Hundreds of GPs are asking patients to prove they need face-to-face appointments in a three-minute telephone call, before they see them.
We haven’t seen evidence that GPs are asking patients to prove they need to see them over the telephone. Some people do have concerns about whether taking initial consultations over the phone provides the best quality of care, saves GPs time overall, or saves the NHS money.
“Now you need to PROVE you need to see the doctor: Hundreds of GPs are assessing patients in three-minute phone calls before granting face-to-face appointments”
Daily Mail, 28 November 2016
We haven’t seen evidence that GPs are asking patients to prove they need to see them over the phone, although the Daily Mail’s headline does reflect some doctors’ concerns about the quality of care provided through ‘telephone triage’ systems.
The Mail reports that about 180 GP surgeries are using this approach systematically as a way to manage high demand for their services (that's out of about 7,700 practices in England). Instead of booking an initial face-to-face appointment or receiving an initial call from a nurse, patients are called by a GP who carries out an initial consultation over the phone.
The approach isn’t completely unusual: 12% of GP consultations take place over the phone, according to a 2014 study published in the Lancet medical journal. The idea is to prioritise face-to-face appointments with patients who seem to need help most urgently, and to avoid unnecessary ones. Feedback from surgeries that have tried this approach suggests that many patients are actually quite happy to receive quick advice over the phone instead of coming in to the surgery.
So the approach isn’t designed to cruelly ration access to GPs. People have a right to register with an NHS surgery and a right to treatment by a GP at that surgery. GP Access and Productive Primary Healthcare, two firms that promote telephone triage systems, told us that they had never heard of a case where a GP refused a face-to-face appointment when the patient asked for one during the telephone call.
The Mail’s story also refers to “three-minute phone assessments”. Productive Primary Healthcare told us that three minutes was the average length of a call once surgeries had implemented their system, but stressed that it doesn’t advise that calls be a particular length or have a time limit. GP Access said the same, although it bases its training for surgeries on an average call length of five minutes.
Of course, none of this guarantees that some patients don’t feel ‘fobbed off’ by telephone consultations, as campaigners quoted by the Mail put it, or that there aren’t legitimate concerns about patient safety and quality of care. Sir Denis Pereira Gray, former President of the Royal College of GPs, has raised concerns that GPs will miss important visual clues that patients are unwell if they don’t see them face-to-face, particularly when it comes to vulnerable and elderly patients.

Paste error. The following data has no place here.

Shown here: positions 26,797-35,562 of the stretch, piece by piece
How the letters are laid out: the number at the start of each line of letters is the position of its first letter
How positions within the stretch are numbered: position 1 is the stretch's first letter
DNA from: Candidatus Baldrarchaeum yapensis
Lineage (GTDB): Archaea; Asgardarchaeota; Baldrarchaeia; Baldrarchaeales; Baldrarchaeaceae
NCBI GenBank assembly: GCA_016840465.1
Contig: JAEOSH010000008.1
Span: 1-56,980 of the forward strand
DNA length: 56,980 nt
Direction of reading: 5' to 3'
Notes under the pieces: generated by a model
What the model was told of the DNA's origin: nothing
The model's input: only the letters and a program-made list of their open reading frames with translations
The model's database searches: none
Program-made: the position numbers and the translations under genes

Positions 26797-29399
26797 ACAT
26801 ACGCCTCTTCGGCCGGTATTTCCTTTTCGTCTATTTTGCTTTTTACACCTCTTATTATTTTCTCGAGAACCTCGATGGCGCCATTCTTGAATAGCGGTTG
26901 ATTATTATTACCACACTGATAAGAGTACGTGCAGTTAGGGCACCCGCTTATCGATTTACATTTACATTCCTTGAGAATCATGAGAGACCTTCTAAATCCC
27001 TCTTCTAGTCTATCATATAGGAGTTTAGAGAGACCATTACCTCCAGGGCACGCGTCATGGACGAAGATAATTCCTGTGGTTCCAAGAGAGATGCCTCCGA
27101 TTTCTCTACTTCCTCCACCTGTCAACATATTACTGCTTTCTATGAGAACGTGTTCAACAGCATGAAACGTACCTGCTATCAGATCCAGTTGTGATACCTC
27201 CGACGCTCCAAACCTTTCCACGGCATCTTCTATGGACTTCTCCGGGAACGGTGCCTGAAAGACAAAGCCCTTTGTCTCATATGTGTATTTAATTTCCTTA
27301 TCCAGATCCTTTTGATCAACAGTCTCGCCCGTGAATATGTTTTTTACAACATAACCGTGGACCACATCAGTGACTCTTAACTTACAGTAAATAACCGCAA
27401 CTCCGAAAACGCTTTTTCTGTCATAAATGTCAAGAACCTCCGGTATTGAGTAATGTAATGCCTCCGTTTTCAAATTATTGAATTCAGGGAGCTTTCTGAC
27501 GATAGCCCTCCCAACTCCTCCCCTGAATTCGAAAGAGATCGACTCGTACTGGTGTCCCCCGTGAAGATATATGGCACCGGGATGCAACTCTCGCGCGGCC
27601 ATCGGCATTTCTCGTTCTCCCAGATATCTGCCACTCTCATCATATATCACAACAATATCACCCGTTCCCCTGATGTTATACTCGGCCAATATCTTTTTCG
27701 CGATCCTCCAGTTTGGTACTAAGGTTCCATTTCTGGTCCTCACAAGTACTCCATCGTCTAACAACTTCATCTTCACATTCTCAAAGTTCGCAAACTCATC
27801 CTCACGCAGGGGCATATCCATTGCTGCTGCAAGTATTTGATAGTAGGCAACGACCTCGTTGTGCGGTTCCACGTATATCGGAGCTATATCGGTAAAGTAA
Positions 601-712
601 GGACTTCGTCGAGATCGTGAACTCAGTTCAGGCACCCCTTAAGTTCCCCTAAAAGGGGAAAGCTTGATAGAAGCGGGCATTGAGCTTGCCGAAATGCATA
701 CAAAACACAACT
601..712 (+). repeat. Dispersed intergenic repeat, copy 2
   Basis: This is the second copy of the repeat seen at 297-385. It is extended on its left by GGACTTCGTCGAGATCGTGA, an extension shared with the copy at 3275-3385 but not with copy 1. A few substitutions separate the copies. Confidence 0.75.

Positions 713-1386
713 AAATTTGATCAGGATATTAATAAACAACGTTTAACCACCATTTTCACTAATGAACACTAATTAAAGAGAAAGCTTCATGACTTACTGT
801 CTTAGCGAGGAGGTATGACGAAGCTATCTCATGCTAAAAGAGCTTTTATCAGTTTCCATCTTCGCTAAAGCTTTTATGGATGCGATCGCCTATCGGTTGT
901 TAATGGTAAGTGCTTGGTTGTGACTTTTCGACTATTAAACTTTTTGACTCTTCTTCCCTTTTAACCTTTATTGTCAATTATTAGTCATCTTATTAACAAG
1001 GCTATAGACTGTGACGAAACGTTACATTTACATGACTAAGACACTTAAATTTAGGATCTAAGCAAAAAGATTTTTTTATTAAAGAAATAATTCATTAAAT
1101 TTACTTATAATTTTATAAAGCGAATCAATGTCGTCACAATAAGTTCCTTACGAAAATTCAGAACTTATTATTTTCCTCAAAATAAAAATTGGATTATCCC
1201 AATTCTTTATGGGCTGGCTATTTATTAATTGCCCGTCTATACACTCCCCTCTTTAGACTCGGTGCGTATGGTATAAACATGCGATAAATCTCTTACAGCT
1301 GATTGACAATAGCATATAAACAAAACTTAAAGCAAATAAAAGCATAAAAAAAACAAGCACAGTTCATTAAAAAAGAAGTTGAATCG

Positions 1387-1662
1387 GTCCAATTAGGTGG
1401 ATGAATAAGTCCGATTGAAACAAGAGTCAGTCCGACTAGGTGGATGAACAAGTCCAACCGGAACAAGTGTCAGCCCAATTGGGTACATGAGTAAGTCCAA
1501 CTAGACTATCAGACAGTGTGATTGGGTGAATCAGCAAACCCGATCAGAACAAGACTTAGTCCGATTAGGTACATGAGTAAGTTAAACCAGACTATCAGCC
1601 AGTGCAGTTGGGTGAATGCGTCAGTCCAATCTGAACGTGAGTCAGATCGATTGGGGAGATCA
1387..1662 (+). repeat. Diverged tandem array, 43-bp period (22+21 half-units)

It’s also not clear that the scheme either saves time for GPs or generates cost savings for the NHS overall. The largest study we’ve seen found that ‘telephone triage’ actually increased GP workloads, in contrast to previous research, since they ended up spending more time on the phone. Patients who were given telephone consultations were more likely to call back or have other contact with the NHS again over the next 28 days, so:
“Any reduction in GPs’ workload from reduced numbers of face-to-face contacts was more than compensated for by a substantial increase in the number of telephone contacts undertaken in GP triage.”
And since patients were more likely to have further appointments, the study found that the average overall cost to primary care services from ‘telephone triage’ with a GP, ‘telephone triage’ with a nurse, or an initial face-to-face appointment was roughly the same.
GP Access has raised concerns about this study. It said that it didn't reflect how GP telephone triage services can be used most effectively, and it published a point-by-point comparison which outlined the differences between its own work and use of GP telephone triage in the study.
An independent evaluation of the Prime Minister's GP Access Fund, a government fund to help improve access to GP services, found that:
"Telephone-based GP consultation models have proved... popular and successful. There is growing evidence to suggest that investment in telephony infrastructure can be cost effective due to the GP time savings that are being achieved."
Another independent study into the use of GP telephone triage is due to report its findings in March.
Update 29 November 2016
This article was updated shortly after publication to reflect GP Access' concerns about the ESTEEM study, and to include the independent evaluation of the Prime Minister's GP Access Fund.